Lowe argues that the government did not offer sufficient proof at trial that his conduct fell within two definitional provisions of 18 U.S.C. § 33. To address these arguments, we must turn to the pertinent language of § 33:
Whoever willfully, with intent to endanger the safety of any person on board or anyone who he believes will board the same, or with a reckless disregard for the safety of human life, damages, disables, destroys, tampers with, or places or causes to be placed any explosive or other destructive substance in, upon, or in proximity to, any motor vehicle which is used, operated, or employed in interstate or foreign commerce, or its cargo or material used or intended to be used in connection with its operation; or ․
Whoever with like intent, willfully disables or incapacitates any driver or person employed in connection with the operation or maintenance of the motor vehicle, or in any way lessens the ability of such person to perform his duties as such; or
Whoever willfully attempts to do any of the aforementioned acts-shall be fined not more than $10,000 or imprisoned not more than twenty years, or both.
The accompanying definitional provision, 18 U.S.C. § 31, defines “motor vehicle” as a:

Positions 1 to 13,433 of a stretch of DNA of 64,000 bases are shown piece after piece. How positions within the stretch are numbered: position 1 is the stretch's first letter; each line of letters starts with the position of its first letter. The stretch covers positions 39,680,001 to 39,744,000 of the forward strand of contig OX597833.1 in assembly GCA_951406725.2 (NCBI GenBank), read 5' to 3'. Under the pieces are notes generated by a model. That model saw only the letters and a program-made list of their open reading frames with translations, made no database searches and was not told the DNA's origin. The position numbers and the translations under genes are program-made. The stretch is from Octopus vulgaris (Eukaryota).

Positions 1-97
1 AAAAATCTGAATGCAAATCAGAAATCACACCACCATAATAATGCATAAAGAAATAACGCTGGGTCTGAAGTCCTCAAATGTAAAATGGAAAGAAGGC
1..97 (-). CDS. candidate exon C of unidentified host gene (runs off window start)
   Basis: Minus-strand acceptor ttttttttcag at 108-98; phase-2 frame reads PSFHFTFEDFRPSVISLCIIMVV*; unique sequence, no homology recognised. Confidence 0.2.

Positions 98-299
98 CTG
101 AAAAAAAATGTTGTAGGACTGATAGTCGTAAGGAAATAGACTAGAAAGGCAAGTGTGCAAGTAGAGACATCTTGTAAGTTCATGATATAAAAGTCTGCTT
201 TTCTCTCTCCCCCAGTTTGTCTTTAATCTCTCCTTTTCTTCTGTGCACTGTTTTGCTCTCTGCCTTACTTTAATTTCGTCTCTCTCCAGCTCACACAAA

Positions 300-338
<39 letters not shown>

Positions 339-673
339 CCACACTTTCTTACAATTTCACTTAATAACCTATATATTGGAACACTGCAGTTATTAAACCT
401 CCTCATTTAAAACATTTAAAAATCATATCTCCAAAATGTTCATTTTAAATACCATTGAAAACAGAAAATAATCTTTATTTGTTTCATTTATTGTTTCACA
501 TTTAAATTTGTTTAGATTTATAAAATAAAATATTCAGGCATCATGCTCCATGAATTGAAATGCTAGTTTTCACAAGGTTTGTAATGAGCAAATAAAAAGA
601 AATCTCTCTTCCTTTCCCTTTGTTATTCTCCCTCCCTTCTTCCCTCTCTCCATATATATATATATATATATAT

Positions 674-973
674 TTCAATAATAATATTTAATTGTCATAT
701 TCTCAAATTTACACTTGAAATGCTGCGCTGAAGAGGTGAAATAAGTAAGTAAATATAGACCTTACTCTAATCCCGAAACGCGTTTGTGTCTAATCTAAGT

carriage or other contrivance propelled or drawn by mechanical power and used for commercial purposes on the highways in the transportation of passengers, passengers and property, or property or cargo[.]
Section 31 also defines “used for commercial purposes” as the:
carriage of persons or property for any fare, fee, rate, charge, or other consideration, or directly or indirectly in connection with any business, or other undertaking intended for profit.
Lowe contends that the vehicles involved in this case did not meet the definition of “motor vehicle” as defined in 18 U.S.C. § 31. We disagree. Clearly, all of the vehicles in the convoy were: (1) a “carriage or other contrivance propelled or drawn by mechanical power”; (2) used “directly ․ in connection with a[ ] business”; and (3) used on the highways. Furthermore, each of the vehicles was used “in the transportation of passengers.” The Elite vehicles were used to escort the Deskins employees from the waste area to a safe point outside the mine, and the vehicles used by Deskins were used to transport workers for Deskins from the waste area to a safe point outside the mine. Thus, the vehicles in the convoy were “motor vehicles” within the meaning of the statute.
Lowe's next contention is that the government did not offer sufficient proof at trial that the vehicles at issue were used in interstate commerce within the meaning of § 33. Again, we disagree. The vehicles at issue here were clearly used in interstate commerce. Arch was engaged in the distribution of coal in the interstate market and Arch employed two companies, Elite and Deskins, each of which regularly sold security or environmental services in the interstate market. The vehicles in the convoy were used to further the distribution of Arch's coal to interstate markets; indeed, without the assistance of Elite and Deskins, it is likely the Arch mine would have had to cease its operations permanently. Furthermore, the vehicles were used in furtherance of Elite's business of furnishing security services in the interstate market. In short, we have no difficulty concluding the vehicles in the convoy were used in interstate commerce at the time of the attack.